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Proclamation of 1763
A proclamation from the British government which forbade British colonists from settling west of the Appalacian Mountains, and which required any settlers already living west of the mountains to move back east.
Quartering Act (1765)
an act passed by the British that allowed British troops to live in the homes of the colonists
Stamp Act (1765)
Parliament's first direct tax on the Colonies; taxed newspapers, pamphlets, legal documents, dice and playing cards
Townshend Act (1767)
A tax that the British Parliament placed on leads, glass, paint and tea. These Acts also suspended New York's assemblies for there the Quartering Acts had not been enforced. They also established a Board of Customs Commissioners at Boston, but did give in and reorganized the Colonial Vice-Admiralty Courts
Boston Massacre (1770)
1770, colonials hated the British Soldiers in the colonies because they worked for low wages and tooks away jobs for colonists. on March 4, 1770, a group of colonials started throwing rocks and poop snow balls at some British Soldiers. The panicked Soldiers fired their muskets killed a few colonials. Increased anti-British Sentiment.
Boston Tea Party (1773)
Boycott of British Tea, a group of colonists boarded a British vessel loaded with tea and dumped it into Boston Harbor
Intolerable Acts (1774)
laws passed by the British Parliament to punish the colonists for the Boston Tea Party and to tighten government control of the colonies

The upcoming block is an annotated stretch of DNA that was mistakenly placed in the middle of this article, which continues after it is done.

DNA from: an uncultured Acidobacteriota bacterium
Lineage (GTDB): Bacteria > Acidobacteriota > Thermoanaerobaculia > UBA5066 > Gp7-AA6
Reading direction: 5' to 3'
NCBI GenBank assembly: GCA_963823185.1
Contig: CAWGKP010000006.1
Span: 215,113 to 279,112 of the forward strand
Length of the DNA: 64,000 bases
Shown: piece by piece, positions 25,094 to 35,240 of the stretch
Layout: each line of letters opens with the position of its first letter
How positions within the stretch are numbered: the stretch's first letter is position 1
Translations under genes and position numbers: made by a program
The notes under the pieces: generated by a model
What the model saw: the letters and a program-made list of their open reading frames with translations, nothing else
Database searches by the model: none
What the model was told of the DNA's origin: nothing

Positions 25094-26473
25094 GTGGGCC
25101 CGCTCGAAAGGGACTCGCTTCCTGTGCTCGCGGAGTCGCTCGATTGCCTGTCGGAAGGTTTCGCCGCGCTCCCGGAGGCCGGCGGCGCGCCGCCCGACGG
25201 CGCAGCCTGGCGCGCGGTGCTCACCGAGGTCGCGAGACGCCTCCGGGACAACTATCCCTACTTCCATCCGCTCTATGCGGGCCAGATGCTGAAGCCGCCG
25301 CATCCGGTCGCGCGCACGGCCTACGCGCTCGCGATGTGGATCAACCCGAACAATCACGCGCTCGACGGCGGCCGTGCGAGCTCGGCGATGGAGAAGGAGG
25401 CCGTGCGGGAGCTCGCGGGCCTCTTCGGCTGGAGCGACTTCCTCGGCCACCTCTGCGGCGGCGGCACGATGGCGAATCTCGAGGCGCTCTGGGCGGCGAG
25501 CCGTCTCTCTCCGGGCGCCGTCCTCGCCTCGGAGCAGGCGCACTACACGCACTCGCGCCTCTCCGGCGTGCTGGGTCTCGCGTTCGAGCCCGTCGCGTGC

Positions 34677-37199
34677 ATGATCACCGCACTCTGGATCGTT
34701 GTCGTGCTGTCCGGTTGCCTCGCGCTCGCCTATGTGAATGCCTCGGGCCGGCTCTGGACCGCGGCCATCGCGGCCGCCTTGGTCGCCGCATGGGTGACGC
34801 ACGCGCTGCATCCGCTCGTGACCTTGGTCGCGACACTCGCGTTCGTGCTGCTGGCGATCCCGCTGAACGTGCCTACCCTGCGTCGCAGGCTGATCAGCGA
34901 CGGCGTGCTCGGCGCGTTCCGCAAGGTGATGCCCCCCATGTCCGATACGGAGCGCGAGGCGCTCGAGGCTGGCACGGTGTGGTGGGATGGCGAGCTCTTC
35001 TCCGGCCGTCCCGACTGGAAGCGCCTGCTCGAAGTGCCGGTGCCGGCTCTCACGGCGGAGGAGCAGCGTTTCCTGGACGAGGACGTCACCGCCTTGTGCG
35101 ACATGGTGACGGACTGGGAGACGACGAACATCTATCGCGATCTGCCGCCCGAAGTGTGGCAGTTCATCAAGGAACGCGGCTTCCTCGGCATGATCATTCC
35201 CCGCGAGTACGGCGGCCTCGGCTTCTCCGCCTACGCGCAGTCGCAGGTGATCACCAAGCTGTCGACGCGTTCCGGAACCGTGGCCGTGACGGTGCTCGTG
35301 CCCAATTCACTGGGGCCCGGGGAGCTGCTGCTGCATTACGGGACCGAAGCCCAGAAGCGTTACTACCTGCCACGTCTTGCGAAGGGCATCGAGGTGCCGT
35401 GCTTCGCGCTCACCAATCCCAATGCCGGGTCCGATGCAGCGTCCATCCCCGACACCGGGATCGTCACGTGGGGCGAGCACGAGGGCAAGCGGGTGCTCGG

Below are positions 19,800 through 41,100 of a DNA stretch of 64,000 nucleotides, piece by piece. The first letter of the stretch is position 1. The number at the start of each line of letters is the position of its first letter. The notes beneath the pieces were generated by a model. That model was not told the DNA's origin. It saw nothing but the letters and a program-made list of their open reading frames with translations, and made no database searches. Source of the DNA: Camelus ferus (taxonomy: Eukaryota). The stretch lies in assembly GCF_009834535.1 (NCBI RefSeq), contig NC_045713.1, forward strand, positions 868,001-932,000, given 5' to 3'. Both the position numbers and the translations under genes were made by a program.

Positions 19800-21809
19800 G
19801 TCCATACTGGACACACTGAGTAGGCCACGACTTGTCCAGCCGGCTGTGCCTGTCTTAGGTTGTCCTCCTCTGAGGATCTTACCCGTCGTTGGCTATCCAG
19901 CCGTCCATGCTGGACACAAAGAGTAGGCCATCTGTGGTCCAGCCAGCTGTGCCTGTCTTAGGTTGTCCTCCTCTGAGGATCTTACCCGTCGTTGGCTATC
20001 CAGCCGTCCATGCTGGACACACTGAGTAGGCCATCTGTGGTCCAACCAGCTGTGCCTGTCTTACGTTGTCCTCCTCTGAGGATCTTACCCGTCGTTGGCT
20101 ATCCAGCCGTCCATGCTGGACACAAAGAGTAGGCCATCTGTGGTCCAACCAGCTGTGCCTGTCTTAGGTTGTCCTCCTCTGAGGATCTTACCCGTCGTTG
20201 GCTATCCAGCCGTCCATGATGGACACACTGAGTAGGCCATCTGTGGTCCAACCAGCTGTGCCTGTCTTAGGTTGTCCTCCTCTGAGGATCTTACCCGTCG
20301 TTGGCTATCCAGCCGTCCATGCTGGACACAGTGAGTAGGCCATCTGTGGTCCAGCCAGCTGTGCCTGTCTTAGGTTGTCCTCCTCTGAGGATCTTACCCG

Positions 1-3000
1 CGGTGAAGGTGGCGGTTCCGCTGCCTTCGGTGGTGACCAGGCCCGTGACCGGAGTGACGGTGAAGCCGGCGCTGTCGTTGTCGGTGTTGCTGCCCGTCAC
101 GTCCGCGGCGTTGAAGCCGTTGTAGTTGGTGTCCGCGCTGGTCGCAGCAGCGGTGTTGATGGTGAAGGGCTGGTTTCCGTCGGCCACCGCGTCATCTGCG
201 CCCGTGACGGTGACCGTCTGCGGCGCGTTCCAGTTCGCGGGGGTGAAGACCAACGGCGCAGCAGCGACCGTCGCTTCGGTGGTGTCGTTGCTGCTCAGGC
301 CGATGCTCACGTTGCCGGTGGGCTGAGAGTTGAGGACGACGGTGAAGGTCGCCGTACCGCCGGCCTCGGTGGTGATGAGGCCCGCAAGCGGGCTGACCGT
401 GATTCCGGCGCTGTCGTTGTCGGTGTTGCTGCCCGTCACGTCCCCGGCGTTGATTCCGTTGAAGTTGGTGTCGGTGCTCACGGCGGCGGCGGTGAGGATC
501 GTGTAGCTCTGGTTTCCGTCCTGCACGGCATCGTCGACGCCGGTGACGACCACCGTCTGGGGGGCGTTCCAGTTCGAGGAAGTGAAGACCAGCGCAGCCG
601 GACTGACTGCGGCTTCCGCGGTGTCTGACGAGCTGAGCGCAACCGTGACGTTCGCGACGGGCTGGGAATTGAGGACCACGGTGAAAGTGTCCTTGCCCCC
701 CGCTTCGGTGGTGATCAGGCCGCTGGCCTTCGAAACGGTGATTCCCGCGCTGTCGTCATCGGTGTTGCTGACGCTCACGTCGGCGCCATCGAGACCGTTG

First Continental Congress (1774)
12 of the 13 Colonies sent representatives to Philadelphia to urge Colonists to avoid using British goods and to form committees to enforce this ban
Lexington and Concord (1775)
General Gage, stationed in Boston, was ordered by King George III to arrest Samuel Adams and John Hancock. The British marched on Lexington, where they believed the colonials had a cache of weapons. The colonial militias, warned beforehand by Paul Revere and William Dawes, attempeted to block the progress of the troops and were fired on by the British at Lexington. The British continued to Concord, where they believed Adams and Hancock were hiding, and they were again attacked by the colonial militia. As the British retreated to Boston, the colonials continued to shoot at them from behind cover on the sides of the road. This was the start of the Revolutionary War.
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